James 1:27

Our daughter learned a little about orphan trains in Heritage Studies.  Curious, I decided to check out a book on the subject.  I found, Orphan Train Rider One Boy’s True Story by Andrea Warren.  It’s Lee Nailling’s story.

The author wrote, “More than 200,000 children rode ‘orphan trains’ in this country (America) between 1854 and 1930.  They were part of a ‘placing out’ program created to find homes for children who were orphans or whose parents could not take care of them…Within a week a child could go from living in an orphanage or on city streets to living in a Midwestern farmhouse or village.”

When Lee’s mom died, he was only seven.  He thinks his dad was dealing with sorrow when he decided to take Lee and one of his brothers to an orphanage.  Lee said, “Nobody visited us, nobody wanted us, nobody loved us…We lived off charity, wearing cast-off clothing people gave us.  Our only gift at Christmas was an apple or orange.  We had no future.”

When the orphan train came, Lee saw his dad with a little boy and ran to him.  Lee hoped his dad was there to take them home, but he found out that the little boy was another of his brothers, just a little older, and that the little brother was going on the train with them.

Lee’s story is full of heartache as he eventually gets separated from his brothers.  But thankfully, he ends up in a Christian home and was able to reconnect with most of his siblings.  One of the most moving parts of the book for me was when he started to experience what being loved is like.  His first night in the new home, he’s tucked in and kissed.  He didn’t know if anyone had ever kissed him before.  He thought his mom might have.  When it was breakfast time, he saw a lot of food and assumed they must be expecting company, however, he only saw place settings for the three of them.  When Lee started to eat, he was told they needed to pray first.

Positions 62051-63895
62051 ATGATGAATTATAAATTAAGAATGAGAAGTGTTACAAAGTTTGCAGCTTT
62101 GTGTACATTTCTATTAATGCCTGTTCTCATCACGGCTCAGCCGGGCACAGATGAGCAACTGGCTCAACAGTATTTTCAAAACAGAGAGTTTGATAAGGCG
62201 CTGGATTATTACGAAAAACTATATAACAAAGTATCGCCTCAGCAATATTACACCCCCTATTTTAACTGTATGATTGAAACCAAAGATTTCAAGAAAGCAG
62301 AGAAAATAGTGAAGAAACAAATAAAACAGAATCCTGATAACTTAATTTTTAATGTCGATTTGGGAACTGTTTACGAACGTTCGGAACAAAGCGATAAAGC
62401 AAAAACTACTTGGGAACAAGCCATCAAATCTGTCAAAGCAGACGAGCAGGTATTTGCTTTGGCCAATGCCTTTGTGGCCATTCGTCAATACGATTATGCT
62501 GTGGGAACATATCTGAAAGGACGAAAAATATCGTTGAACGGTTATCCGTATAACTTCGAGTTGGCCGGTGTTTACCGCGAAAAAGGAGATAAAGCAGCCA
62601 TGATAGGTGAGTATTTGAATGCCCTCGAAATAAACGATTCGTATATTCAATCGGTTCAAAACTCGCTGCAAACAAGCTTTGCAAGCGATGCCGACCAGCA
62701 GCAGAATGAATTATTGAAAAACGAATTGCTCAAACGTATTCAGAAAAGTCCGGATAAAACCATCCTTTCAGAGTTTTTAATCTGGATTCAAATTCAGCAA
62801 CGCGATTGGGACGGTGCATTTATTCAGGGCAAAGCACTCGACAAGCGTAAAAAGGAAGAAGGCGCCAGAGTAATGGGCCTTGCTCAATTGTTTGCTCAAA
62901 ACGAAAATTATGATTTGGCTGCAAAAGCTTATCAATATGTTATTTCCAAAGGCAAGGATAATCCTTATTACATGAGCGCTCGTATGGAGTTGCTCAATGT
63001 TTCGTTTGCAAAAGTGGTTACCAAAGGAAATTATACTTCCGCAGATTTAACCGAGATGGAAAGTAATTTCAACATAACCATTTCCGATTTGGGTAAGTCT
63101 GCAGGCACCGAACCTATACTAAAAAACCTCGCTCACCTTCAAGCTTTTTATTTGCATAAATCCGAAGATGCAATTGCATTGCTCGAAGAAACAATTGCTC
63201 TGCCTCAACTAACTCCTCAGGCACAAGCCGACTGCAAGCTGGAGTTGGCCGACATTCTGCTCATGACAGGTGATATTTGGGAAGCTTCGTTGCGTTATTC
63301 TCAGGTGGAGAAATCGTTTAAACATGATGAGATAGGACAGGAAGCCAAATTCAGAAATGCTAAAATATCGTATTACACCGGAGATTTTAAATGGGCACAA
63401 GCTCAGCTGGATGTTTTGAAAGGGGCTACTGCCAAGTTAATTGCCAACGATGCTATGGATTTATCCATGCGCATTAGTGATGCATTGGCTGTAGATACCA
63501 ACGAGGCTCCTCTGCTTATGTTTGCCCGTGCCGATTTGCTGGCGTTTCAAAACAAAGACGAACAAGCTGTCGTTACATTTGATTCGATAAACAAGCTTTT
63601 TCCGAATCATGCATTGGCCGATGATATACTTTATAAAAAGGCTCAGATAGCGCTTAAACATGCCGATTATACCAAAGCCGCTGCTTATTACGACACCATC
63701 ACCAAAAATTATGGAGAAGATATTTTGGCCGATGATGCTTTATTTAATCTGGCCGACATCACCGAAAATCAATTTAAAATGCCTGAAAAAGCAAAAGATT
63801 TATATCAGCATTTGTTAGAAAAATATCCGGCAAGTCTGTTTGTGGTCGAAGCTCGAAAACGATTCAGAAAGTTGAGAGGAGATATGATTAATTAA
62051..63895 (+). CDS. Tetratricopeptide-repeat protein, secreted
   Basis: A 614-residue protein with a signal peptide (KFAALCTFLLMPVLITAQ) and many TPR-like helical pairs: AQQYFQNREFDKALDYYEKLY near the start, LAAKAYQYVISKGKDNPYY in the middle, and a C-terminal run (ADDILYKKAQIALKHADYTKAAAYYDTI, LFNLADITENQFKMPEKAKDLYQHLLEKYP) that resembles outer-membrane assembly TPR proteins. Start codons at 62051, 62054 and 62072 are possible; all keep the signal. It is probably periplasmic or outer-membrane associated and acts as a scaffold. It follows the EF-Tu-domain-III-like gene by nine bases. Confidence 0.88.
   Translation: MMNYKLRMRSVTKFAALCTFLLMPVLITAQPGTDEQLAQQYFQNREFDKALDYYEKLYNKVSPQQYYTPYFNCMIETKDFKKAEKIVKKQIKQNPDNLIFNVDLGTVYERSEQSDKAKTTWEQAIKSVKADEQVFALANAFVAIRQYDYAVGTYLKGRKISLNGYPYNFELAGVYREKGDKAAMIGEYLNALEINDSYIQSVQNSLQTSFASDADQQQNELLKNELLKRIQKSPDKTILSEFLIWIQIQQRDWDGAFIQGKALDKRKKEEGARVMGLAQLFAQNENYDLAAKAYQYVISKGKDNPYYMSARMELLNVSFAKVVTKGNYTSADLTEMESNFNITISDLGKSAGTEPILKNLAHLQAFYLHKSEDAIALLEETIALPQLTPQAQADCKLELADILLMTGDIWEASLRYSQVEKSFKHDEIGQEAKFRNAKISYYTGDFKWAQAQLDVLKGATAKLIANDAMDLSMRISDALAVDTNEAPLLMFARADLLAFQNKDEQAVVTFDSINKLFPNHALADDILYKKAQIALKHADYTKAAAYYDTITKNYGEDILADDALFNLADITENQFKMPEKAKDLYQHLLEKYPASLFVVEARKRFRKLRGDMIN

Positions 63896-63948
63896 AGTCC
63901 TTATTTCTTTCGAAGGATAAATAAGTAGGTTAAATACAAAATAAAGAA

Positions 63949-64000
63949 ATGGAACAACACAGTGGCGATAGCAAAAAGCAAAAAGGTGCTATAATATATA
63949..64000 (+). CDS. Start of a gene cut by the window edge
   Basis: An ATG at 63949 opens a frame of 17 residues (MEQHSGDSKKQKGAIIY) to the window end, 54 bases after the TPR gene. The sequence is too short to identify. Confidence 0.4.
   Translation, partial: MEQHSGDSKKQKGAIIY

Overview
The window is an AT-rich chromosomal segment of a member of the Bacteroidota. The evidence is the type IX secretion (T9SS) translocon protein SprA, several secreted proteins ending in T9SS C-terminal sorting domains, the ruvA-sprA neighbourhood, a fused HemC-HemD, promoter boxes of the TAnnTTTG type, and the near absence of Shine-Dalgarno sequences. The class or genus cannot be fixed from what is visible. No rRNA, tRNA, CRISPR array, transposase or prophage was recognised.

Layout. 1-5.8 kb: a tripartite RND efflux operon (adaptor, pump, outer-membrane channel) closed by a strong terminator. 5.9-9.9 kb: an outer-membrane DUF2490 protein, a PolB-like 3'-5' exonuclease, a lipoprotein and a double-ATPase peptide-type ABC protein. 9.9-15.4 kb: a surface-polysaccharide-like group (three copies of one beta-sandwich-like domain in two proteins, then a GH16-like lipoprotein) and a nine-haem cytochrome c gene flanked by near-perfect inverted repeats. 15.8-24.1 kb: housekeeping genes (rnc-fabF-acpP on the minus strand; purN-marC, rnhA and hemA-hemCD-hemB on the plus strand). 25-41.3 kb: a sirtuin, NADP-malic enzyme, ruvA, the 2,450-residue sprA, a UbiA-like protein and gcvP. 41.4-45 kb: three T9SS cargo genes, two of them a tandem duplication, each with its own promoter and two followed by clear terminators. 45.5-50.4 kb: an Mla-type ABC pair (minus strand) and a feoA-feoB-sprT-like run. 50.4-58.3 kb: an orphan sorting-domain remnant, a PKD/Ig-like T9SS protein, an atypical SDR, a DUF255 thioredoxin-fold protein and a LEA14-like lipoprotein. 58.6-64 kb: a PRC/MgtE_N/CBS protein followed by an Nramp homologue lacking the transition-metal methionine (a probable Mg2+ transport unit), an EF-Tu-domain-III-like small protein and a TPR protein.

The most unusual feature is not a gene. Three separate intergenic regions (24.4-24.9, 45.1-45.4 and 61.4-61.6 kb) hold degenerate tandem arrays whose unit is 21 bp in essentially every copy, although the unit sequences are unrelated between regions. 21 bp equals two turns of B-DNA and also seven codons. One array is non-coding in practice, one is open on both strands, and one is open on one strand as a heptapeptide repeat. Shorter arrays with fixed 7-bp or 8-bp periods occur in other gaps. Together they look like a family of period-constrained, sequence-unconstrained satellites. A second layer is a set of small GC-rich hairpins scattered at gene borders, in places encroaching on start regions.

“Then I started to listen to her.  She was thanking God out loud for the beautiful day and the recovered health of a friend who had been sick, and for the bounty of food we were about to enjoy.  Then she said an amazing thing: ‘Father, thank you for sending our new son to us, for the privilege of allowing us to raise him.  We will try to be good parents to him.’  “I’m sure my jaw dropped in amazement.  Somebody was actually thankful I was there?  I had always felt like a bother to adults, but this woman was acting like she was glad I was there!  I stole a glance at Ben.  He smiled at me and said, ‘We’re happy you’re with us, son.  Now let’s eat.”

Lee’s harrowing and touching story is one orphan story.  Care to guess how many orphans there are estimated to be in the world?  “Around the world, there are an estimated 153 million orphans who have lost one parent. There are 17,900,000 orphans who have lost both parents and are living in orphanages or on the streets and lack the care and attention required for healthy development. These children are at risk for disease, malnutrition, and death.  Source: Childinfo (UNICEF, 2011)”  http://www.ccainstitute.org/index.php?option=com_content&view=category&layout=blog&id=25&Itemid=43

The Bible calls Christians to help orphans.  If you’re not already doing what you can to help them, this is a great place to get started:  http://www.samaritanspurse.org/donation-items/orphans-and-vulnerable-children/